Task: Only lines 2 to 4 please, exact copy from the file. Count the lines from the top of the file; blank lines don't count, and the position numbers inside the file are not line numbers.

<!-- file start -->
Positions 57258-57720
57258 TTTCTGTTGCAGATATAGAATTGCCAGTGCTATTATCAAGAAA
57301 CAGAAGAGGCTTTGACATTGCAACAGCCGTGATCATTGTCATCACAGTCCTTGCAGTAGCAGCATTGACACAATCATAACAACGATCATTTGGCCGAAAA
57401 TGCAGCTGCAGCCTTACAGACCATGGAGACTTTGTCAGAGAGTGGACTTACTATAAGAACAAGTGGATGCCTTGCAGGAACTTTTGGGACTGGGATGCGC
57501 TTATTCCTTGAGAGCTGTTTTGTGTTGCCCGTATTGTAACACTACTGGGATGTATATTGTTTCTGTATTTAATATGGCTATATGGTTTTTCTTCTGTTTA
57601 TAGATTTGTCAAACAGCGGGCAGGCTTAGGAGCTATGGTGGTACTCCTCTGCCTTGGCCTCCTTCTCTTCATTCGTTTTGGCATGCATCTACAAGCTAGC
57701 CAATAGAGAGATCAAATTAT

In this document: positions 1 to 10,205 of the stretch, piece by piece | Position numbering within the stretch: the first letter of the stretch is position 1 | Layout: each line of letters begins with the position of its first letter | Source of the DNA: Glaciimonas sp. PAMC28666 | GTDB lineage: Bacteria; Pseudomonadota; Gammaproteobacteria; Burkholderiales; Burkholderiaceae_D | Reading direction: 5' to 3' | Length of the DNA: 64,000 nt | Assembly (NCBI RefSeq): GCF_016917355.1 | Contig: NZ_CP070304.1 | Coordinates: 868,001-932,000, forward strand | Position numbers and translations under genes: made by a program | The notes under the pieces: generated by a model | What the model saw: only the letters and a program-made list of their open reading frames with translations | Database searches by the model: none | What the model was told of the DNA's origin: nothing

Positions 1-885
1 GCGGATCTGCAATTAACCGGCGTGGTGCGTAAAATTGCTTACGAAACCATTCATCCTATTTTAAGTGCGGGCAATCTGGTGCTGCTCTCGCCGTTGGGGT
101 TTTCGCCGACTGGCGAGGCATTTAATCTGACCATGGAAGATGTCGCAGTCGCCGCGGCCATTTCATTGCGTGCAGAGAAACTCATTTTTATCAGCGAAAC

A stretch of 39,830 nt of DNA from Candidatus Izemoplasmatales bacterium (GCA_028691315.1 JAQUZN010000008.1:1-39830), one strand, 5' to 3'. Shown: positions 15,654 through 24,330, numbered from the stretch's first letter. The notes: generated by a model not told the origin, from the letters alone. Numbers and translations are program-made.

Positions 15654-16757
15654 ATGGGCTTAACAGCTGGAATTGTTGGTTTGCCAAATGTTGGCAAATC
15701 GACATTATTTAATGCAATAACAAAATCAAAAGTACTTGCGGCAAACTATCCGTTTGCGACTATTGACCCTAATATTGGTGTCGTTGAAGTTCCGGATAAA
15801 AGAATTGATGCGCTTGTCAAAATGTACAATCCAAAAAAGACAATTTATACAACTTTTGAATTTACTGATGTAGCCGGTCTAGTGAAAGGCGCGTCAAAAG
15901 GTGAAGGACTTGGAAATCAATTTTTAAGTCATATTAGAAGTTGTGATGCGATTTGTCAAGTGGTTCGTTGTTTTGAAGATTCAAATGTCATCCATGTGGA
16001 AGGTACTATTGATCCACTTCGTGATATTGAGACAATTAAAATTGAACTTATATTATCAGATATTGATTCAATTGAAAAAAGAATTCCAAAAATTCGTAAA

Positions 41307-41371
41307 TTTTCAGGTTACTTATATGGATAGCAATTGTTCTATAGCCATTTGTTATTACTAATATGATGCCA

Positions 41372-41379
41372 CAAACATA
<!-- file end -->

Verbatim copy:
57258 TTTCTGTTGCAGATATAGAATTGCCAGTGCTATTATCAAGAAA
57301 CAGAAGAGGCTTTGACATTGCAACAGCCGTGATCATTGTCATCACAGTCCTTGCAGTAGCAGCATTGACACAATCATAACAACGATCATTTGGCCGAAAA
57401 TGCAGCTGCAGCCTTACAGACCATGGAGACTTTGTCAGAGAGTGGACTTACTATAAGAACAAGTGGATGCCTTGCAGGAACTTTTGGGACTGGGATGCGC